ATLANTA — One hundred thousand COVID-19 cases - that's how many people in Georgia have contracted the virus since the beginning of the year.
The state added more than 3,400 cases on Tuesday, the second largest jump to date. The day's spike highlights that while there was a slight dip over the holiday weekend, the upward climb of our curve, shown in the graph below, continues.
Some of our 11Alive viewers have been asking about the rate of positive tests. 11Alive is Where Atlanta Speaks, so we wanted to answer that question.
Take a look at the graph below. It shows is how many people have the virus compared to the number of tests given. It's not an exact science, but it gives you an idea of what's going on.
Georgia started increasing the state's testing in late May. That's when the rate started dipping down a bit. But, as you can see, since the week of June 22, when cases start growing, so did the rate of positive cases. That means it's not just more testing that's causing this spike.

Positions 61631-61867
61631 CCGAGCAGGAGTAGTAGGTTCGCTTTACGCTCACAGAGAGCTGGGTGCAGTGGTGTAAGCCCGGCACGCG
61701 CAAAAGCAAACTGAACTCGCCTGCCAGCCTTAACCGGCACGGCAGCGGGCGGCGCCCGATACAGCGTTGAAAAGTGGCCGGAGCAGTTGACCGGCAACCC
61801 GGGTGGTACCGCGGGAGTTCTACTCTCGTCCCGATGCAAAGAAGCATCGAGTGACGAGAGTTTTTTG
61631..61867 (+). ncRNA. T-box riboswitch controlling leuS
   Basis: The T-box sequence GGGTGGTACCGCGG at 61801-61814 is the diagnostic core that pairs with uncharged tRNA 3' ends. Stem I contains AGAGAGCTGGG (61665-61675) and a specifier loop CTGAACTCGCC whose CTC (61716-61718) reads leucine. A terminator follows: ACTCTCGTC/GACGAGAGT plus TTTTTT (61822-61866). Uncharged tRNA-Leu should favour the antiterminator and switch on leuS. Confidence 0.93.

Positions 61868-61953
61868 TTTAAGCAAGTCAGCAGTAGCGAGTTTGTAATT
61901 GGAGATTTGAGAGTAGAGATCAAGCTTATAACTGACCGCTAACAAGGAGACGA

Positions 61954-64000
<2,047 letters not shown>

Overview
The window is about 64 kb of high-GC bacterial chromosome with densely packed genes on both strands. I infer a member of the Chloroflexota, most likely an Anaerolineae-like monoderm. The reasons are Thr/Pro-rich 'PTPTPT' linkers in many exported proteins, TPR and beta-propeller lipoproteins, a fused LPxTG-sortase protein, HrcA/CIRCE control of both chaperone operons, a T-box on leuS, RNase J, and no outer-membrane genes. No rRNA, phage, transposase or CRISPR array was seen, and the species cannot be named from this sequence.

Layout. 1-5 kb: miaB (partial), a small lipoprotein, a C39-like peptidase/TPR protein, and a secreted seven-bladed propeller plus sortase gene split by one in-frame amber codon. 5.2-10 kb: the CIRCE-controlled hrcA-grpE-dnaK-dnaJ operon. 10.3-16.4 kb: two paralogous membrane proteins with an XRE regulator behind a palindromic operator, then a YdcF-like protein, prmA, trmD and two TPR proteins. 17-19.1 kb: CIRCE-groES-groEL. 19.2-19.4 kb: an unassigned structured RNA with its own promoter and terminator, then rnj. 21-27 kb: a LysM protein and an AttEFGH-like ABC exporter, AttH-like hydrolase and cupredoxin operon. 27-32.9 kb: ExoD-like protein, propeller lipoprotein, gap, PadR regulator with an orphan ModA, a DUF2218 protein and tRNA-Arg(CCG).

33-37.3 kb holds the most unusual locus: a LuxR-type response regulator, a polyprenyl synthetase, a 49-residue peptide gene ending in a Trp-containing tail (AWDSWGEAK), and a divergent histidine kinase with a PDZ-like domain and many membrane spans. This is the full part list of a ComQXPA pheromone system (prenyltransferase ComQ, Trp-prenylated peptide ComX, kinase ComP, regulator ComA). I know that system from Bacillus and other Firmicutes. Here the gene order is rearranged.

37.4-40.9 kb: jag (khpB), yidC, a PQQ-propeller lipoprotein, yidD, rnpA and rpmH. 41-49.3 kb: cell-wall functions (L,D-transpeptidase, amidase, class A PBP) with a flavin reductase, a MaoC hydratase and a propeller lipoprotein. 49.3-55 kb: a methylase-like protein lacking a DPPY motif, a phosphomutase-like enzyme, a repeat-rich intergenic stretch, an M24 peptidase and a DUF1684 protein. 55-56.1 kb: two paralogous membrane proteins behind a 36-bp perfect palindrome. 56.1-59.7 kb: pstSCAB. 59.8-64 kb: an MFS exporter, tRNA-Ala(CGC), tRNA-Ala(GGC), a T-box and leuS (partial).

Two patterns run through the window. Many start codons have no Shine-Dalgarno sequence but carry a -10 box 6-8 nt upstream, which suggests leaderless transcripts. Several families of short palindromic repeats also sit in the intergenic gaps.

The Centers for Disease Control and Prevention recommends this rate of positive cases stays below 15 percent, and right now, we are at 10.3 percent. But as it ticks up, so does the strain on our hospital resources.
In the metro area, Cobb County saw the biggest increase in new coronavirus cases, with 225 new cases added on Tuesday. The county's daily average is now four times higher than it was a month ago, as shown in the graph below.
11Alive is focusing our news coverage on the facts and not the fear around the virus. We want to keep you informed about the latest developments while ensuring that we deliver confirmed, factual information.
We will track the most important coronavirus elements relating to Georgia on this page. Refresh often for new information.